Greg Sellers, of the three candidates for mayor of Morgan Hill, understands best the new role for the mayor in our new system of district representation.
The new mayor will be the only elected city-wide representative on the City Council after the Nov. 6 election, and Sellers has expressed a clear vision of the need for a mayor who can provide leadership for the city and its citizens, and for the council.
In his time away from the council where he served for 12 years, Sellers has been a keen observer of the new challenges facing Morgan Hill as it struggles to retain its small-city character while courting new residents and new employers. The solar industry executive has a clear appreciation for the need to balance the pressure for growth with the needs of neighborhoods.
Before his election to the council in 1998, Sellers was executive director of the Morgan Hill Downtown Revitalization Program, which established the vision for a downtown that is the envy of many cities in Santa Clara County.
He was one of the founders of the Taste of Morgan Hill, and has been active in a wide range of community events and organizations. His experience in serving Morgan Hill is nearly unparalleled, from his 12 years on the council to roles with the local historical society, the Valley Transportation Authority and many others.
One of his opponents, San Jose firefighter and Morgan Hill Councilmember Rich Constantine, has been a conscientious councilmember in his two terms on the council. He has shown that he is a good listener and a thoughtful advocate for controlled growth. He doesn’t, however, seem to understand either the value or the challenges of the new system of district representation, or the fact that the role of mayor will be very different in the years ahead.
Kirk Bertolet, a VTA mechanic, has expressed a commitment to serve, and to be a strong advocate for the city. But his campaign has not demonstrated the skills to be effective.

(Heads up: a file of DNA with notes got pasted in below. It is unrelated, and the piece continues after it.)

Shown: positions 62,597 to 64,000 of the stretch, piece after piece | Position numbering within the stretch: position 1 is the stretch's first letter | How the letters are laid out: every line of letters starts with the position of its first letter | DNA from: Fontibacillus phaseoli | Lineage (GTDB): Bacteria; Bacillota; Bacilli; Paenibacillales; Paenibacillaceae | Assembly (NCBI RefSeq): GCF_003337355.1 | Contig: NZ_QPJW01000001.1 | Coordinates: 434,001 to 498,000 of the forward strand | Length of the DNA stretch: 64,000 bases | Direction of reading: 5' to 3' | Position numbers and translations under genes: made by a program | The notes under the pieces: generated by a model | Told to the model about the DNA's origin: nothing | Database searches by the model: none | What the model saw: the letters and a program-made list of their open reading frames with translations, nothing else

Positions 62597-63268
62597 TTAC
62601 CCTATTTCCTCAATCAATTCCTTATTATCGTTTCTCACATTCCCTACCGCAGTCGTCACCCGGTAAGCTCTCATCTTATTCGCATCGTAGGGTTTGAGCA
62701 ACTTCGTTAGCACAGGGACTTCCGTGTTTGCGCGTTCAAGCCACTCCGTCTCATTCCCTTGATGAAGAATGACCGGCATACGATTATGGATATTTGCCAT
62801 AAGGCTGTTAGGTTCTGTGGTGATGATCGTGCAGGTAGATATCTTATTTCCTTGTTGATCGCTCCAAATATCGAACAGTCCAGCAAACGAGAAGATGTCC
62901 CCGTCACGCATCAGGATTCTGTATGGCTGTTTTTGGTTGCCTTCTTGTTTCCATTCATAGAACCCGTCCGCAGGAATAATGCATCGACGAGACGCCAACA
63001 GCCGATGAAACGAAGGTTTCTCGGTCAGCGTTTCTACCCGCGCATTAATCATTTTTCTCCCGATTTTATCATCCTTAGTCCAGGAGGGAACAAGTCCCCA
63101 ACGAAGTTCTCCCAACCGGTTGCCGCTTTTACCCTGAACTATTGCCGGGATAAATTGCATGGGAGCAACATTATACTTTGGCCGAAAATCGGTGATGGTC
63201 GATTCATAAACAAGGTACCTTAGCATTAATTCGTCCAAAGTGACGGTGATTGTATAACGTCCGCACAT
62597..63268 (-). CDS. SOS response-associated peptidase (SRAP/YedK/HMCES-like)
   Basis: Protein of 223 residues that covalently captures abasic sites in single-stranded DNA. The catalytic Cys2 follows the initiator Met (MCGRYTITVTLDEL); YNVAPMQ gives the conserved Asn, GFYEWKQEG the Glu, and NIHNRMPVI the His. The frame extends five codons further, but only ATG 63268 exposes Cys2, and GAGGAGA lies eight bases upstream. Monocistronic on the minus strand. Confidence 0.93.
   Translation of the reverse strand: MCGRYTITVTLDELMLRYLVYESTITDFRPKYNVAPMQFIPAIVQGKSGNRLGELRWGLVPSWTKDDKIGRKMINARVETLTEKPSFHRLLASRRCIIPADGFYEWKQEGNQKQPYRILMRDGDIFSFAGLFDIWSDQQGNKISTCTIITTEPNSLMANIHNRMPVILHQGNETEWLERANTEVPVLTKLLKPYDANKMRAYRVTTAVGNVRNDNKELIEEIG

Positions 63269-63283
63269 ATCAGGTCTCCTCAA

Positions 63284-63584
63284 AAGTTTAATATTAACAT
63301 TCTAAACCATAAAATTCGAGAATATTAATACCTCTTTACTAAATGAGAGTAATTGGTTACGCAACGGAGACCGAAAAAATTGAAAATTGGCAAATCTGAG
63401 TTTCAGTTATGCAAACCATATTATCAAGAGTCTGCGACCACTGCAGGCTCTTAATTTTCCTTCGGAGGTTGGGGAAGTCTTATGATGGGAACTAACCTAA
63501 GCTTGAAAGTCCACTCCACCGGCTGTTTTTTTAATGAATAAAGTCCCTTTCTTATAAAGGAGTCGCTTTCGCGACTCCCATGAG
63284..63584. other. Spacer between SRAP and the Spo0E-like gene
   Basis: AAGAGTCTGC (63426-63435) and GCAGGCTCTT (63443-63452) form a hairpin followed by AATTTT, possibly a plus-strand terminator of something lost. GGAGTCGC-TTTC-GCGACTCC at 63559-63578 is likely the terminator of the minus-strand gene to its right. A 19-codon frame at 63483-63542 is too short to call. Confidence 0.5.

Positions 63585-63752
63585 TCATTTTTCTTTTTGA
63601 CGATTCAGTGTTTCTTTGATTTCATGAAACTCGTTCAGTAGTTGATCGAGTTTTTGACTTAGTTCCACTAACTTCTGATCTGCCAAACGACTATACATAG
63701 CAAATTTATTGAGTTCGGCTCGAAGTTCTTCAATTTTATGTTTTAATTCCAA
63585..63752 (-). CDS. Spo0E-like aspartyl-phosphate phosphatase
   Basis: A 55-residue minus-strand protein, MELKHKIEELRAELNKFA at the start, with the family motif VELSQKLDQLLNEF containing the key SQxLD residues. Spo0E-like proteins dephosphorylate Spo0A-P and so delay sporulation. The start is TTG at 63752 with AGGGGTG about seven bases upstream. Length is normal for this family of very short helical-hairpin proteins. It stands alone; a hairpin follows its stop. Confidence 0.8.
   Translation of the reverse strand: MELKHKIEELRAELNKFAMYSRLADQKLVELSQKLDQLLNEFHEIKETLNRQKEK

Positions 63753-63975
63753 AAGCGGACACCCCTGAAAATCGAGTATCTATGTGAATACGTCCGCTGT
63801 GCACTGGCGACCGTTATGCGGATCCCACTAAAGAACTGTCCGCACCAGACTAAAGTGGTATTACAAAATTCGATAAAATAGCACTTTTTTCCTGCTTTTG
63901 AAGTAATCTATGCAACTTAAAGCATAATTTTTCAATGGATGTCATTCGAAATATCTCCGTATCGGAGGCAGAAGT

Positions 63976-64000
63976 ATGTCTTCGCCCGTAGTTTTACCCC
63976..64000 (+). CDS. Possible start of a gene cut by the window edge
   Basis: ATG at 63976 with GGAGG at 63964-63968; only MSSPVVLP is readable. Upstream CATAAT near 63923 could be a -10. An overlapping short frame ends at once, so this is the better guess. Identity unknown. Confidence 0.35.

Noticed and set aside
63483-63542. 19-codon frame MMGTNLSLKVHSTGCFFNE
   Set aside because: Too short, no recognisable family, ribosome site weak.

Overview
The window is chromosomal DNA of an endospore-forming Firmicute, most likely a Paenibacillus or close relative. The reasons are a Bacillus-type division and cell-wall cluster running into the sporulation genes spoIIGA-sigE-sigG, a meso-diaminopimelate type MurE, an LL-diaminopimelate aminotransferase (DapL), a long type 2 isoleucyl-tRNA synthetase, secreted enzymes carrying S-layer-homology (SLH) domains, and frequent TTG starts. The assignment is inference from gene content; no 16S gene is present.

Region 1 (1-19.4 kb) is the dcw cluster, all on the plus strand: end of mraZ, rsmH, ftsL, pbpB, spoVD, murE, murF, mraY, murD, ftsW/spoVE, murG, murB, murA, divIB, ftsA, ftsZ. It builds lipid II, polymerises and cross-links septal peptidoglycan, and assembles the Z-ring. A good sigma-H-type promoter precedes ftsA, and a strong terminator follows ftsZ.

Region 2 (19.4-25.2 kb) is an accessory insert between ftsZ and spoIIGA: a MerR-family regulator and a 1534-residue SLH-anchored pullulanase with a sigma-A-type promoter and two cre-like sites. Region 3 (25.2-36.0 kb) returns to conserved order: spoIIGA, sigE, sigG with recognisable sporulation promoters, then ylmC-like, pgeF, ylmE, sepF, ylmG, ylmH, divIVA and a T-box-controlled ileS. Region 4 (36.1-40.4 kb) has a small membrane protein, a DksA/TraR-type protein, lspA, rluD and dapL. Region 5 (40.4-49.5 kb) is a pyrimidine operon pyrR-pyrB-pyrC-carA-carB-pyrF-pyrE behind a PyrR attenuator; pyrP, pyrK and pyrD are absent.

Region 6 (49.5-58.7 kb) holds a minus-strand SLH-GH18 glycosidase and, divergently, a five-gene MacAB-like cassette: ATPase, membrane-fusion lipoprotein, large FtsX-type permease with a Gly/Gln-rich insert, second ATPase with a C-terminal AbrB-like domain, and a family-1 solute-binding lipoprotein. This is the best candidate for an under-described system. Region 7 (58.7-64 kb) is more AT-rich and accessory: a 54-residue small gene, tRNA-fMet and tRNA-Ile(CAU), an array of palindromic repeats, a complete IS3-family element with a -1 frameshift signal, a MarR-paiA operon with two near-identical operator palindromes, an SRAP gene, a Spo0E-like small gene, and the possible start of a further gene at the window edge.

Sellers would follow a popular mayor, Steve Tate, and has received his endorsement. We respect and value Tate’s contributions to the city, and share his assessment of Sellers as someone who can deliver the kind of leadership needed here.
In addition to the mayor and council choices, Morgan Hill voters are being asked to vote on four local ballot measures.
• An increase in the Transient Occupancy Tax from 10 to 11 percent (Measure H) is long overdue. It is estimated to generate about $270,000 in new revenue from guests at local hotels, for the city’s general fund.
• The Cannabis Tax ballot measure, Measure I, doesn’t lift the current local restrictions prohibiting cannabis business in Morgan Hill. But it would establish the basis for significant tax revenues if the council later allows commercial cannabis, and will show the extent of public support in the city for California’s newest industry. It makes no sense for Morgan Hill to not take advantage of the tax bonanza that a carefully managed cannabis ordinance could generate. Approval of Measure I would be an important first step in this direction.
• Measure J would change the office of city clerk from an elected to an appointed position. Electing local officials is an important opportunity for citizens, and we see no reason to take away this right for a job that demands public responsiveness and accountability.